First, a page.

Reception and Award Presentation to Mary Evelyn and John by Provincial, V. Rev. Robert Joerger, cp

Registration for Saturday is required.
To register and find further information, contact: .(JavaScript must be enabled to view this email address)
Sponsored by the Passionist Community

Description of events: http://www.journeyoftheuniverse.org/storage/Care_of_the_Earth-description.pdf

Flyer: http://www.journeyoftheuniverse.org/storage/Care_of_the_Earth-flyer.pdf

Directions: http://passionists.creativestand.com/contact-us

5. “Yale Sustainability Leadership Forum” (September 21-23, 2016 in New Haven, CT, USA)

From Environment to Sustainability: Megatrends of the 21st Century

September 21-23, 2016

Yale University, New Haven, CT, USA

Are you and your company on top of the mega trends in sustainability? Join us to explore 21st century sustainability in an intimate setting with a diverse set of thought leaders, industry practitioners, policy experts, and scholars. The inaugural Yale Sustainability Leadership Forum (September 21-23, 2016) is a three-day program exploring sustainability as an overarching framework for life in the 21st century. An integrated policy concept, sustainability diverges from approaches to environmental protection and economic development that were pursued in the 20th century. The program focuses specifically on the mega-trends distinguishing sustainability from its 20th century precursors. Team-taught, the Forum will be organized around modules that each provide in-depth topical study, and will bring together a diverse set of thought leaders, industry practitioners, policy experts, and scholars working on the leading edge of sustainability.

Faculty Director: Daniel C. Esty

Faculty: Gary Brudvig, Marian Chertow, Todd Cort, E. Donald Elliott, Bradford Gentry, Richard Kauffman, Mary Evelyn Tucker

Application deadline: September 1, 2016

Program: http://sustainability-forum.yale.edu/program/

Schedule: http://sustainability-forum.yale.edu/schedule/

6. Journey of the Universe for Secondary School Curriculum (September 30, 2016 in Dobbs Ferry, NY, USA)

The Masters School
49 Clinton Ave
Dobbs Ferry, NY, USA

September 30, 2016 at 9am-3:30pm

Mary Evelyn Tucker and John Grim will introduce how Journey of the Universe can be incorporated into secondary school curriculum.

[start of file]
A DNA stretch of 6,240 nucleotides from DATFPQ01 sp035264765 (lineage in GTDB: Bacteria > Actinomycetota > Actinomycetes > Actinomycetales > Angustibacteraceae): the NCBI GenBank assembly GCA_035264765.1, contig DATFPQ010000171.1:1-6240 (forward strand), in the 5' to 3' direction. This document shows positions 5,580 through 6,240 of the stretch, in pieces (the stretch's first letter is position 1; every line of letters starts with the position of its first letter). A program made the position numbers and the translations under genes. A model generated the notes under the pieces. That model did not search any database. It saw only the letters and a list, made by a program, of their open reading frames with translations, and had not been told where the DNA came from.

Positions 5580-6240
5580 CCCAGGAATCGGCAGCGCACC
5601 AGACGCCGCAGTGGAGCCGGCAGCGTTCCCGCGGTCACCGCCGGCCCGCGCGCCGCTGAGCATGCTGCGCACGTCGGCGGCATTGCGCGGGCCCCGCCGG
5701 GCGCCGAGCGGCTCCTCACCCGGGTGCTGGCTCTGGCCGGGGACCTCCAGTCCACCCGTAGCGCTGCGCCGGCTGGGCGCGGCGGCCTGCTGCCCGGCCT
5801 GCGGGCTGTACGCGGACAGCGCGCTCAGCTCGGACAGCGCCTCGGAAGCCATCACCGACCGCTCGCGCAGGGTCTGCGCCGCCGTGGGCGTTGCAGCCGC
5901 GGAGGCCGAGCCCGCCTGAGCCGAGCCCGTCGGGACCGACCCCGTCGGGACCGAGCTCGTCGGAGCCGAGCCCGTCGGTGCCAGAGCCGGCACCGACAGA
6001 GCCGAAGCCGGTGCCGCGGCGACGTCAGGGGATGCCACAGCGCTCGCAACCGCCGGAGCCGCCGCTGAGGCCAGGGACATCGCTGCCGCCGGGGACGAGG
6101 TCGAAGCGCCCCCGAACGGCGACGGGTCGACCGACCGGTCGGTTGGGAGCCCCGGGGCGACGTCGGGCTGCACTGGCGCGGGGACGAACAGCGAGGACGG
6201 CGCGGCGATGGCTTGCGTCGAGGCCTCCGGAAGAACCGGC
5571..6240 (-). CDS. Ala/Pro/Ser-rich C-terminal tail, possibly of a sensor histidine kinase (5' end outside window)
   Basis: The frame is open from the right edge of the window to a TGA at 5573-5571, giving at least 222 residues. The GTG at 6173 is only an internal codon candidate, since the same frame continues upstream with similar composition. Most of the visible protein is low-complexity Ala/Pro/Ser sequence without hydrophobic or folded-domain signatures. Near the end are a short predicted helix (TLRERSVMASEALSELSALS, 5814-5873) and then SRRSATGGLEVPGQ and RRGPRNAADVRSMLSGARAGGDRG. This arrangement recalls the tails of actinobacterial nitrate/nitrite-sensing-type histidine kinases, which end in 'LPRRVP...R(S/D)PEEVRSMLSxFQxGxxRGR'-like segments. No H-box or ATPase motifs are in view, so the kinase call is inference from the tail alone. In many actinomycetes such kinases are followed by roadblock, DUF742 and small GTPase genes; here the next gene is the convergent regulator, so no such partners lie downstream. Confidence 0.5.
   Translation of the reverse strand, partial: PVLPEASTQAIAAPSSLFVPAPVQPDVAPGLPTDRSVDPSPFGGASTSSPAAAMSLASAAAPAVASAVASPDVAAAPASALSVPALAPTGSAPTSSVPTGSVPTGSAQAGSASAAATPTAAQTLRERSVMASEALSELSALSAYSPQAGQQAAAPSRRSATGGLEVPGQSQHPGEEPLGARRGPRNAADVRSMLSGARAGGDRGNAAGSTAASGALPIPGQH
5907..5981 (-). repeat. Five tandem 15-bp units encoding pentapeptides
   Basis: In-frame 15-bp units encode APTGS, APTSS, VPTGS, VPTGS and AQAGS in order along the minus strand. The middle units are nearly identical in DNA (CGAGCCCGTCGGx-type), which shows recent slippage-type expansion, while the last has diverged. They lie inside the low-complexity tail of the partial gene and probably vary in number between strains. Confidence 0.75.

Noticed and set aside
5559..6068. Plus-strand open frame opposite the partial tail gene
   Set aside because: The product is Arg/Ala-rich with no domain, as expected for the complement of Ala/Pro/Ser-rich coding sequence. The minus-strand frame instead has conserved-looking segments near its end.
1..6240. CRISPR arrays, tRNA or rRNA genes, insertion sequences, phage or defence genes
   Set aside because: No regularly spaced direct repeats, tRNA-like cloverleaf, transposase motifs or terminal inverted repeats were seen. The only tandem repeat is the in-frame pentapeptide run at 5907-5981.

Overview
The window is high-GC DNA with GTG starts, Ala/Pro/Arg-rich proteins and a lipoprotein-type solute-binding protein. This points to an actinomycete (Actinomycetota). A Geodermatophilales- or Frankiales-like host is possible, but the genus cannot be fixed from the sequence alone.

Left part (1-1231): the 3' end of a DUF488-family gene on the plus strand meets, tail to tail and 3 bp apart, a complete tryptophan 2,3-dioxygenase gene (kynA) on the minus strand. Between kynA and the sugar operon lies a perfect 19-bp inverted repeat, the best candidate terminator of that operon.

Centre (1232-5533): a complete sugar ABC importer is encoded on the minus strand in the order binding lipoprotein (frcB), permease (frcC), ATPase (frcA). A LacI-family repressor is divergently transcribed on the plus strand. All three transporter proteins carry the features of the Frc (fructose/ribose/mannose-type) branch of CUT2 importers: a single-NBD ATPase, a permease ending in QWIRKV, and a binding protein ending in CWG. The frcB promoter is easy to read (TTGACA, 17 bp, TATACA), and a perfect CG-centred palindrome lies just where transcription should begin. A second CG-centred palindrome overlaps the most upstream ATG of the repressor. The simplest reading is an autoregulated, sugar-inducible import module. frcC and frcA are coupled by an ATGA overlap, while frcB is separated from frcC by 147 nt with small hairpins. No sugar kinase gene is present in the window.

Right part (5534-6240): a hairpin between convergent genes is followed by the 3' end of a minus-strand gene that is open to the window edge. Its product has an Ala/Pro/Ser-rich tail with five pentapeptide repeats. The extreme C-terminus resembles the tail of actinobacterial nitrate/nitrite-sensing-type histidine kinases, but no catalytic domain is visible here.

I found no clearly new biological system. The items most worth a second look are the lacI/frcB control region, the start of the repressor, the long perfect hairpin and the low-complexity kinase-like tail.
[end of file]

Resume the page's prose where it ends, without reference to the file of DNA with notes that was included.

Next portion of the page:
This event is complimentary for the Center for Spiritual and Ethical Education (CSEE) member schools, thanks to donations to the Jane Rechtman Memorial Fund. Registration for others is $100.


7. New Publications

Routledge Handbook on Religion and Ecology
Edited by Willis Jenkins, Mary Evelyn Tucker, and John Grim
Routledge Books, 2016

The moral values and interpretive systems of religions are crucially involved in how people imagine the challenges of sustainability and how societies mobilize to enhance ecosystem resilience and human well-being. This volume not only provides a comprehensive overview of the state of the field of religion and ecology by leading scholars, it also relates this field for the first time to the growing area of environmental humanities. It encourages both appreciative and critical angles regarding religious traditions, communities, attitude, and practices. It presents contrasting ways of thinking about “religion” and about “ecology” and about ways of connecting the two terms. Written by a team of leading international experts, the Handbook discusses dynamics of change within religious traditions as well as their roles in responding to global challenges such as climate change, water, conservation, food and population. It explores the interpretations of indigenous traditions regarding modern environmental problems drawing on such concepts as lifeway and indigenous knowledge. This volume uniquely intersects the field of religion and ecology with new directions within the humanities and the sciences.